How Do I Learn X?

(Cross-posted from my Frequently Asked Questions page)
(Just an advice-dump – I hope it's helpful to you!)
(1 minute read per section, 9 minutes total)

How do I learn...


How Do I Learn...

First, some general advice:

Most people (including myself!) practice inefficiently by default. Or if they do practice "efficiently", it's at the cost of being boring & demotivating.

So, to learn in a way that's efficient and motivating, I recommend making small projects. If you just learned about Special Relativity, write a short essay explaining it in lay words. If you want to practice writing dialogue, write a short story with lots of talking.

Also, I highly recommend Spaced Repetition. It's "flashcards on steroids", backed by replicated cognitive science. Check out this video. Most people use the app Anki, but I use a physical Leitner Box, coz the tactility makes it more fun, thus more motivating. Note: Spaced Repetition isn't just for memorizing raw facts, but also deeper understanding – to your cards, add "why" questions, visual proofs, practice problems, etc.

Finally, read this: What Works, What Doesn't. It's a summary by 5 cognitive scientists on what studying methods work or don't. (For example: highlighting & re-reading, the two most popular methods, don't work.)

Now, for learning specific things...

Math

The only people who understand what is going on are the ones most often blamed and least often heard: the students. They say, β€œmath class is stupid and boring,” and they are right.
~ A Mathematician's Lament

If I were the Education Czar, I would remove math from the compulsory curriculum, because I love math. Nothing kills the love for something like forcing people to do it with no intrinsic motivation.

So if you wanna learn a math topic, please first know your motivation. Maybe there's a real-world use (Bayes' Theorem, nonlinear dynamics), or beautiful for its own sake (geometry, complex analysis). Whatever it is, Step 1: know your purpose.

Then Step 2: intuition first. Imagine a music class where students draw notes on bars for years and never hear an actual song. That's math class. If you're learning math topic X, first look up "[X] visual" or "[X] intuition" on YouTube or DuckDuckGo/Google. (My fave math resources are listed below)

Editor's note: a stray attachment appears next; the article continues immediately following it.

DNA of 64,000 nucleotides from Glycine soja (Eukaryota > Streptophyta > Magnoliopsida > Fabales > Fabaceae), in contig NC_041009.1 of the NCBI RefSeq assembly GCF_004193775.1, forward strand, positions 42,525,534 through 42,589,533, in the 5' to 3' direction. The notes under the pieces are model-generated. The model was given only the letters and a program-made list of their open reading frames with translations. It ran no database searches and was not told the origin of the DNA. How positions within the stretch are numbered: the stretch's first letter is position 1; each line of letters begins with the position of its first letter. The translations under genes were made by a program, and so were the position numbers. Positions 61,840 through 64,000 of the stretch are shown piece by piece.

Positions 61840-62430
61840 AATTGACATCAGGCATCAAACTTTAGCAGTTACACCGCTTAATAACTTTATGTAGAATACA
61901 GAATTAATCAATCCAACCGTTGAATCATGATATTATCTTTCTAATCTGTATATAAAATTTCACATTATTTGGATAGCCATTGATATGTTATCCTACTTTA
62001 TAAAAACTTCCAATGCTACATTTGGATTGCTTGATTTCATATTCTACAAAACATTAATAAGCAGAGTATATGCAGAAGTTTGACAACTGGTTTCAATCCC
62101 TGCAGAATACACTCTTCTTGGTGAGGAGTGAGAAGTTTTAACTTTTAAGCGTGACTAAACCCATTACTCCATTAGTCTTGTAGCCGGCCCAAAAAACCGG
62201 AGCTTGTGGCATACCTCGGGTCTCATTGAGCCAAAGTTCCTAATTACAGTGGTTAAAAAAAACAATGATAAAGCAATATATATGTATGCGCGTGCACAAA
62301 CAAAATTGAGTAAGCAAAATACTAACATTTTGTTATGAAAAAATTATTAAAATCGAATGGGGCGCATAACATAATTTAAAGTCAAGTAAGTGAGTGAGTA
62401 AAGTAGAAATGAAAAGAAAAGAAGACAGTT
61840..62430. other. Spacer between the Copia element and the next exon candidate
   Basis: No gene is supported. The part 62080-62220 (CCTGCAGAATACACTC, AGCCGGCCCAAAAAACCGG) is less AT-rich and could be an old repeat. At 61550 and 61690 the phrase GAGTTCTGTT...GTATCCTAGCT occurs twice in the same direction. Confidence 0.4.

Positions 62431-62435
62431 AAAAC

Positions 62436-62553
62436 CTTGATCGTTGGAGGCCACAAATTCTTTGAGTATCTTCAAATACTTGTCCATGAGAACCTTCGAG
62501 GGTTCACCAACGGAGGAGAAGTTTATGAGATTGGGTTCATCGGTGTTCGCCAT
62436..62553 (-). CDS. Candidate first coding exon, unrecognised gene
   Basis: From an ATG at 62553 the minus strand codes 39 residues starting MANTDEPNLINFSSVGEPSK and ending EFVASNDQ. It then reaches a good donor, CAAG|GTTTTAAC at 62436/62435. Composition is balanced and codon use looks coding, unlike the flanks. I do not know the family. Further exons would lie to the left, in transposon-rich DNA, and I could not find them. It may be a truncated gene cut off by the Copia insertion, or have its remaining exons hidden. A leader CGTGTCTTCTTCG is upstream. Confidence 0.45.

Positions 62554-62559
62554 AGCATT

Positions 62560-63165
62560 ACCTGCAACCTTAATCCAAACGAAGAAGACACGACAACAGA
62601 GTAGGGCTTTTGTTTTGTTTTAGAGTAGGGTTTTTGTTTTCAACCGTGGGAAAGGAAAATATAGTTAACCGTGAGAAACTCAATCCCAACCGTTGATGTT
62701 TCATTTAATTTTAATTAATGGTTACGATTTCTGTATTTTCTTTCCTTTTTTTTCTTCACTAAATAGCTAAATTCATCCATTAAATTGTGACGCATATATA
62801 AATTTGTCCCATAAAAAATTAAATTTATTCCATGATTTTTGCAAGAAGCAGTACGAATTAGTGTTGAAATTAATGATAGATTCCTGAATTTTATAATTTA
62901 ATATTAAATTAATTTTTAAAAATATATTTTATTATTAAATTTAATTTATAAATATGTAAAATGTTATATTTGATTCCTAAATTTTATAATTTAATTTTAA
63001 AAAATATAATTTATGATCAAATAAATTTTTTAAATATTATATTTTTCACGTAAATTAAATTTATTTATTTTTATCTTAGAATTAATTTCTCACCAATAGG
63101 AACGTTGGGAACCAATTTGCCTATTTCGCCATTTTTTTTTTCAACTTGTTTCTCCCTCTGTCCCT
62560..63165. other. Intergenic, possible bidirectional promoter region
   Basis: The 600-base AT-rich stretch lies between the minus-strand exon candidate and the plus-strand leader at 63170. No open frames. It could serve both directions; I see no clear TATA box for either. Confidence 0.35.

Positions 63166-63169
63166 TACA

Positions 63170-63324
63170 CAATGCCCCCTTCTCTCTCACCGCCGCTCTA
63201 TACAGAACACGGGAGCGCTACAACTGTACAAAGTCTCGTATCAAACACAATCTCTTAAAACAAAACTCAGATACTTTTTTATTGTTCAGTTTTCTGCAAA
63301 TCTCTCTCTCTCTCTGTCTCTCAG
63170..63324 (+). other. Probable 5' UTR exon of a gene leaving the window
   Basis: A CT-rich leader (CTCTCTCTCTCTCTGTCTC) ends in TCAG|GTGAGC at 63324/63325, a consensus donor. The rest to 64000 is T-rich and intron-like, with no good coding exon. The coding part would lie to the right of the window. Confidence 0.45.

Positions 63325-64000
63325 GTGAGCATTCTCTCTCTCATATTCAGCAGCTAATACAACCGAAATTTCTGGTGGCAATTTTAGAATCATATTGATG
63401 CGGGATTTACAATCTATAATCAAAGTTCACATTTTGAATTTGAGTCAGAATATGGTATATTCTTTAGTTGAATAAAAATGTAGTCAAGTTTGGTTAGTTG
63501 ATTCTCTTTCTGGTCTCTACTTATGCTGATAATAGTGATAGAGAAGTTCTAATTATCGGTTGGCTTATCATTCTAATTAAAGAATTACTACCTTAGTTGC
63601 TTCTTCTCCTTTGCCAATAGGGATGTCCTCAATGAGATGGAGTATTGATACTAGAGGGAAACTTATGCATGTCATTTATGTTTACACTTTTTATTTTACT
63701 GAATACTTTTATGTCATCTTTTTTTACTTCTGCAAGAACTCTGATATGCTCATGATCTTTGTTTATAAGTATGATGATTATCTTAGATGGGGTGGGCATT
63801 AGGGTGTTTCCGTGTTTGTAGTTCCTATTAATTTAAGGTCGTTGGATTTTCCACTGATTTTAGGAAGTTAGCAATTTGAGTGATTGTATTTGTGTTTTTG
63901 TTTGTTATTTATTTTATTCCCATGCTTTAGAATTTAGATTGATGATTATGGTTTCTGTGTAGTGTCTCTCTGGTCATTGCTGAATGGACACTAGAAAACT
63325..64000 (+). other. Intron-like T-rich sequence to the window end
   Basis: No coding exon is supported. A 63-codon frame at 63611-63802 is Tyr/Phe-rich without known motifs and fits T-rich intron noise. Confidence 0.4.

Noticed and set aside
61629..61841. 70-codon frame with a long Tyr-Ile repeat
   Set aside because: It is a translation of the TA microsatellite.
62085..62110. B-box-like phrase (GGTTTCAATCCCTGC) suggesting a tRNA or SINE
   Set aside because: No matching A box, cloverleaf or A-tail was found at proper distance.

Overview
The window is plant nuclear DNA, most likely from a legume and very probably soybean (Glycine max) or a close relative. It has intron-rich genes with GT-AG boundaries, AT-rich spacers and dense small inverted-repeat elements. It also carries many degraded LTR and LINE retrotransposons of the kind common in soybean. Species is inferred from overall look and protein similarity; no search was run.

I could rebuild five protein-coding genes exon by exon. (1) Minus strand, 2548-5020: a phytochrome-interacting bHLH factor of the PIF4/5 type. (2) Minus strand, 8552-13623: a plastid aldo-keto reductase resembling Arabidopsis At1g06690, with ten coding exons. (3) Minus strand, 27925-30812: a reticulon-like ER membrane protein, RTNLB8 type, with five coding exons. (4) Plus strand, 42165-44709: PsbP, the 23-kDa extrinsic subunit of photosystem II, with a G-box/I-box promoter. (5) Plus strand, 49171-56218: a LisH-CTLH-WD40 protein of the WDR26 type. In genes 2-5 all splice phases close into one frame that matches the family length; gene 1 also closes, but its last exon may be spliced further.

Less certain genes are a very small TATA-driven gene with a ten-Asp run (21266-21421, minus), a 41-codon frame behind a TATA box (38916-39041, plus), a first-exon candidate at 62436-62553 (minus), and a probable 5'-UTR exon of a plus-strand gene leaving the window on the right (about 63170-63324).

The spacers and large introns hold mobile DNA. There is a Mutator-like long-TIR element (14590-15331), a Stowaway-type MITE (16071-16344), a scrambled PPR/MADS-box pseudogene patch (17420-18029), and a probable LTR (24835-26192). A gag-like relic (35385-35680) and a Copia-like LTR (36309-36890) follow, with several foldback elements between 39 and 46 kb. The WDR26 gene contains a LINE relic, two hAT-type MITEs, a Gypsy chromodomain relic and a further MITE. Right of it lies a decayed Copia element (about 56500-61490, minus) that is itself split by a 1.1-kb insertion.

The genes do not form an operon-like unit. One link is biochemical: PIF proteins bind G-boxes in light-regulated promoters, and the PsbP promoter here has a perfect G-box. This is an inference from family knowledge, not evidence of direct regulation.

Step 3: practice with feedback. Use spaced repetition (see above) to practice recalling facts, deep conceptual questions, and even quick practice problems. Yes, this is the boring step, but if you know your purpose & have the intuition, it'll feel and be meaningful.

My fave math resources:

I haven't personally used these resources much, but I've heard great things about them:

Writing

To make your writing flow: Therefore & But, Not "And Then". Novices write "this happens and then that happens and then this happens"... but that's boring... therefore you should connect things like: "this happens but that happens therefore this happens."

(and then...)

To make your writing concise: write your first draft, get its word count, then multiply that number by 0.9 (90%). Cut your writing down to that new word count. (I got this tip from On Writing Well. Also, Strunk & White is actually helpful?)

Finally, don't worry about writing with "style". Just write with substance. What you find substantial is what you find valuable. Your set of values is what makes your voice identifiable. Your voice is your style.

Therefore: substance creates style. Cook something nutritious and delicious.

Writing accessible explanations

In my answer on how to learn math, I listed the steps: 1) Purpose, 2) Intuition, then 3) Practice. How to teach math, or any topic, is just giving your learner those three things in that order.

Specific tips:

Inspiration for accessible explanations: See my above list of fave math resources. Also, Quanta Magazine and Educational YouTube.

To practice making accessible explanations, I recommend starting a blog or YouTube channel, then sharing with friends for feedback. (and maybe share on Reddit if you want to "grow your audience" or however one gets discovered on the internet these days)

Writing stories

Why did our ancestors tell stories, when there were other matters of survival? If stories are stress-relief, why do bad things happen in all fables? If stories are advice, why use fiction at all?